Ok, kidos, pull up a chair. It's been a while since I've schooled you so today I wanna take time and get you caught up to speed on The Federal Reserve System (also called, "The Fed"). The Fed is a largely unknown entity by the average person, yet it has the greatest impact on your money than anyone else. In today's "Learning with Leonerd"
session, I'm going to get you up to speed on The Fed and how the latest FOMC meeting affects you."So first up, who is The Fed?"
The Federal Reserve System, aka "The Fed," is the government agency that is responsible for the country's monetary policy (which differs from fiscal policy, but that's a different lesson). Janet Yellen is its Chair, or leader. Their big three responsibilities are to maximize employment in the country, maintain stable prices and to govern long-term interest rates."Ok, so why are you just now bringing them up?"
The Fed has a Federal Open Market Committee (FOMC)
that meets periodically throughout the year. When they get together, the make decisions about where the country is and where they think the country should be and then they make a plan to reconcile the two. On 16 and 17 June, the FOMC and made a decision regarding monetary policy that affects you and me, so we might as well learn about it."So then, what did they say?"
Quite a few things. The full decision is linked to this post, so I'll just hit a few points:"Growth in household spending has been moderate and the housing sector has shown some improvement..."
This means that consumers (you and me) are spending money and driving the economy forward but we're not spending more or less now than previously. This isn't a bad thing although, as the FOMC and other regulating and oversight bureaus see it, it's not the most ideal situation for the economy."Inflation is anticipated to remain near its recent low level in the near term, but the Committee expects inflation to rise gradually toward 2 percent over the medium term as the labor market improves further and the transitory effects of earlier declines in energy and import prices dissipate..."
The Fed influences interest rates as a way to affect prices (like what we pay for goods) and employment (interest rates affect consumers and businesses alike). Presently, interest rates are near-zero (a fraction of a percent), which is a historic low. Despite this, however, The Fed is expecting for economic conditions to become more favorable in the medium term and allow for interest rates to begin to rise."To support continued progress toward maximum employment and price stability, the Committee today reaffirmed its view that the current 0 to 1/4 percent target range for the federal funds rate remains appropriate."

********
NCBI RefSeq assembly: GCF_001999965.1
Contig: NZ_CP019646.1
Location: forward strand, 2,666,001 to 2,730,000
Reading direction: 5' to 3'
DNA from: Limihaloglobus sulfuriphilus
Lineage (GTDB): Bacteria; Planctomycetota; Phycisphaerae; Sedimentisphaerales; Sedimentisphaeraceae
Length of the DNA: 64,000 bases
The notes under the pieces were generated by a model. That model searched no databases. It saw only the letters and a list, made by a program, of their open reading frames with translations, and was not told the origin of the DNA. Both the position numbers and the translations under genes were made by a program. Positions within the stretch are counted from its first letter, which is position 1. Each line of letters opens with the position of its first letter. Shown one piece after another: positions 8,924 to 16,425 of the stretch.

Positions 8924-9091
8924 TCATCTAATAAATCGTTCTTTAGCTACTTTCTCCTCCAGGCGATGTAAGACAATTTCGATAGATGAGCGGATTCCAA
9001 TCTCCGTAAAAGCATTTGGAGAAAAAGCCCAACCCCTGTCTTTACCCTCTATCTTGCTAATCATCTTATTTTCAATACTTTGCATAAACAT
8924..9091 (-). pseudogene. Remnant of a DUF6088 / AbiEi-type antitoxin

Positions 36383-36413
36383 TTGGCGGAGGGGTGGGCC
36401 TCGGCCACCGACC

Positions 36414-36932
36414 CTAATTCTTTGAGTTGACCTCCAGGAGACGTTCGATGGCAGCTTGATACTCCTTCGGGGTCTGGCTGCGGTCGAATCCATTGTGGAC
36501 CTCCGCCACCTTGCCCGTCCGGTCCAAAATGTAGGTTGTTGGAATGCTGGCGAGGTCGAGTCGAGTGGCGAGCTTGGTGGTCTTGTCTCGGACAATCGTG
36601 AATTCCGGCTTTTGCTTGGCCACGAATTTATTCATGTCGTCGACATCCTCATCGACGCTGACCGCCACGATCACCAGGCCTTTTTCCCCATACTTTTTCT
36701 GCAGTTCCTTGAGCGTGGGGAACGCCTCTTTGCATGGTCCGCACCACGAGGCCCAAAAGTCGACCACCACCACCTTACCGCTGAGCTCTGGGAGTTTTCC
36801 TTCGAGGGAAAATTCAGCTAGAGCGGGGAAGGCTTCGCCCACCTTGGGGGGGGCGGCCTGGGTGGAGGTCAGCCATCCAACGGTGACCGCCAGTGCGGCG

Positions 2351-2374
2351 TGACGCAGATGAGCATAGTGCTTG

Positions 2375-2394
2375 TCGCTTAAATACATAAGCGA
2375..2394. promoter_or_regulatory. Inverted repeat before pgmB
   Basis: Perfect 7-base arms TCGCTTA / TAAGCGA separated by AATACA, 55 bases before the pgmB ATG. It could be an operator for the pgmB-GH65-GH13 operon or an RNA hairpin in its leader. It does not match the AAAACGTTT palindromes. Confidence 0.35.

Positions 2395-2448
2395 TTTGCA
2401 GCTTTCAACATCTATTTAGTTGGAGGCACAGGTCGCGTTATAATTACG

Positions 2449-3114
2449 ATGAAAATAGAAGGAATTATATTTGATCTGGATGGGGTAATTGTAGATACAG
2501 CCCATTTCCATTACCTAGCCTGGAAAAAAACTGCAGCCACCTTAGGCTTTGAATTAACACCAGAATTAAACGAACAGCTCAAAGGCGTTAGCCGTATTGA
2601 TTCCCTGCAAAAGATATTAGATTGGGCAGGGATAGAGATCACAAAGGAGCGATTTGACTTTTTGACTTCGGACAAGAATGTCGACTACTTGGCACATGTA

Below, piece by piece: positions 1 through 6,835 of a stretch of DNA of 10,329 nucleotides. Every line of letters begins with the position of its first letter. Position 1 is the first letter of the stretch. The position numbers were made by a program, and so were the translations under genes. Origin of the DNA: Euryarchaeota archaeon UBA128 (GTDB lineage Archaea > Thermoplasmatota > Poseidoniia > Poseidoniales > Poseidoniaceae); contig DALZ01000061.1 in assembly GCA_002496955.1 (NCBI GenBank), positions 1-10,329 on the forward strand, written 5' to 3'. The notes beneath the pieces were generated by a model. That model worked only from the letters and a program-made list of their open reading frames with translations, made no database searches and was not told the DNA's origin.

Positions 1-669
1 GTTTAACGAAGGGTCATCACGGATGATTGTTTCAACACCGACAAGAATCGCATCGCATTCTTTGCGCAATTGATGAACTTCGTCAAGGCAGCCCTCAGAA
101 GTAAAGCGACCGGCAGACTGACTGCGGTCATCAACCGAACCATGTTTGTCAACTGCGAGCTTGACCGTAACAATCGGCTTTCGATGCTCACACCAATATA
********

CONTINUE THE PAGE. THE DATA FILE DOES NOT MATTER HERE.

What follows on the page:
Although The Fed believes that they will eventually raise the interest rate, for now, they've decided that keeping the rates low, between zero and 0.25%, is the appropriate thing to do."So what does all this mean for me?"
As we've learned, interest rates are not going to get any lower than they are now. In fact, in the medium term, we know that they're going to go up. This means that the interest rates for personal and small business loans, mortgages and more are going to be offered at a higher rate than what they are now (and if you don't have a fixed-rate mortgage, then you interest rate may go up as well). This will make it harder for some to receive loans as well as making it harder for some to pay loans. This also means that the interest rates on savings accounts and other "positive" forms of interest will go up as well. This will make it easier to save for those who do (and you do save money, right?). So, raising the interest isn't necessarily a completely good or completely bad thing.
All in all, if you're in a position where you need to exercise your finances (such as an entrepreneur who needs a small business loan, someone looking to responsibly establish credit with a credit card, take out a home loan or more), there's no better time to do so than now. As you know, interest rates can only go up and it'll be harder to these things once the rates are raised. If you find yourself on the other side (you have bonds that are close to maturing, you don't have fixed-rate loans or more), take this information as a cautionary tale and start making a plan for how to address the interest rates rising.#LearnWithLeonerd #FOMC #TheFed #Federal #Reserve #System #Yellen